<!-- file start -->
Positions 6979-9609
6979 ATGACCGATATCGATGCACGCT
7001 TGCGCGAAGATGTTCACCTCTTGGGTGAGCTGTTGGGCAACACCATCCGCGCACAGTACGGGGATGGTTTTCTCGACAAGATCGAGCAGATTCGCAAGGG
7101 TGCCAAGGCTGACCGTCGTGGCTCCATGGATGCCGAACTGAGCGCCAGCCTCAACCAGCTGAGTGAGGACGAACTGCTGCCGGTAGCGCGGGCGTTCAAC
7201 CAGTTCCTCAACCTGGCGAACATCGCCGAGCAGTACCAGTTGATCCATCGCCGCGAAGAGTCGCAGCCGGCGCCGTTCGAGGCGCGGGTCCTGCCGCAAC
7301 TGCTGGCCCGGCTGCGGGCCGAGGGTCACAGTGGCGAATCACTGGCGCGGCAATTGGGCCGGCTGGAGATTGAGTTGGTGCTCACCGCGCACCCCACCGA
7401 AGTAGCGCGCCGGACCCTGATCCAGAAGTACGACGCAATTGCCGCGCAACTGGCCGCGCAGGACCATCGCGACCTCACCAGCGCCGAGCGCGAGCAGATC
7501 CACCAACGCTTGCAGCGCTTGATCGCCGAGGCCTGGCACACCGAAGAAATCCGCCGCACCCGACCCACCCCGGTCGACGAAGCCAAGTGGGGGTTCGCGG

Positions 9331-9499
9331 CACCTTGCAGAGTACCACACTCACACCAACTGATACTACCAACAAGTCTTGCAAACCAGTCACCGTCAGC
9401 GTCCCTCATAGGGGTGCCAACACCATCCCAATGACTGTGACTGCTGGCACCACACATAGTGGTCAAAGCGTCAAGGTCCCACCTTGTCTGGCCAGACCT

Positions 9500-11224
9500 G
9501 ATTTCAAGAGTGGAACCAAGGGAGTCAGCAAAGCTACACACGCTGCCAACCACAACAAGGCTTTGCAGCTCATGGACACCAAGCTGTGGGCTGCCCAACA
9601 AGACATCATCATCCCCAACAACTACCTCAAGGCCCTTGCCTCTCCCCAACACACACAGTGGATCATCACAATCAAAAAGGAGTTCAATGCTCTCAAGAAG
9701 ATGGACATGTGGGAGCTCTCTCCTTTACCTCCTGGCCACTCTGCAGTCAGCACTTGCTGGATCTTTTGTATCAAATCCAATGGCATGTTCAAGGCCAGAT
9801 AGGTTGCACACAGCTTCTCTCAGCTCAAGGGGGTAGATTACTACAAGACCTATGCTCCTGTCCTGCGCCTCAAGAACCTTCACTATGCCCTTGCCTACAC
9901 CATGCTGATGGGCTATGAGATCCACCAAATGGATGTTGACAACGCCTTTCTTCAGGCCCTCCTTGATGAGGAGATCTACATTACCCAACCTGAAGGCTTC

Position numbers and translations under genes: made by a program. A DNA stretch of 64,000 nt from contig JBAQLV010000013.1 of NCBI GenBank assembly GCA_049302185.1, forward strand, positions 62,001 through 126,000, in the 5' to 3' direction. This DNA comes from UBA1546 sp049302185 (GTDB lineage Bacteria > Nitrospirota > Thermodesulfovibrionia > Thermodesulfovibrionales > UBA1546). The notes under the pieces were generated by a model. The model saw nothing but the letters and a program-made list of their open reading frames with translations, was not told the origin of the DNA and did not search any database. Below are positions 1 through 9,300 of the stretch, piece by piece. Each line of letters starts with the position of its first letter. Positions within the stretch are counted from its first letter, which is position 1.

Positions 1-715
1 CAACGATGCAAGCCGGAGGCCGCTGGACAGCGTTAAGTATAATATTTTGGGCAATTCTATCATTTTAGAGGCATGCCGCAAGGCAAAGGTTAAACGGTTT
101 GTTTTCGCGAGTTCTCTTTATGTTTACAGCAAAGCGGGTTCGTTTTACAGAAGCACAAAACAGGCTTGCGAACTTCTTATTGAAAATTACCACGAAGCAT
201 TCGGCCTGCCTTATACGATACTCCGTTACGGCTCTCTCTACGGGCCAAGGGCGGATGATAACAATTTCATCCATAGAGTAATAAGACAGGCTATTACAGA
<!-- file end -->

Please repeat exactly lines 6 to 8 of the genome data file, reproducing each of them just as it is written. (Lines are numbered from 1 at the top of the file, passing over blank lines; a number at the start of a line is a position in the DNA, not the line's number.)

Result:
7301 TGCTGGCCCGGCTGCGGGCCGAGGGTCACAGTGGCGAATCACTGGCGCGGCAATTGGGCCGGCTGGAGATTGAGTTGGTGCTCACCGCGCACCCCACCGA
7401 AGTAGCGCGCCGGACCCTGATCCAGAAGTACGACGCAATTGCCGCGCAACTGGCCGCGCAGGACCATCGCGACCTCACCAGCGCCGAGCGCGAGCAGATC
7501 CACCAACGCTTGCAGCGCTTGATCGCCGAGGCCTGGCACACCGAAGAAATCCGCCGCACCCGACCCACCCCGGTCGACGAAGCCAAGTGGGGGTTCGCGG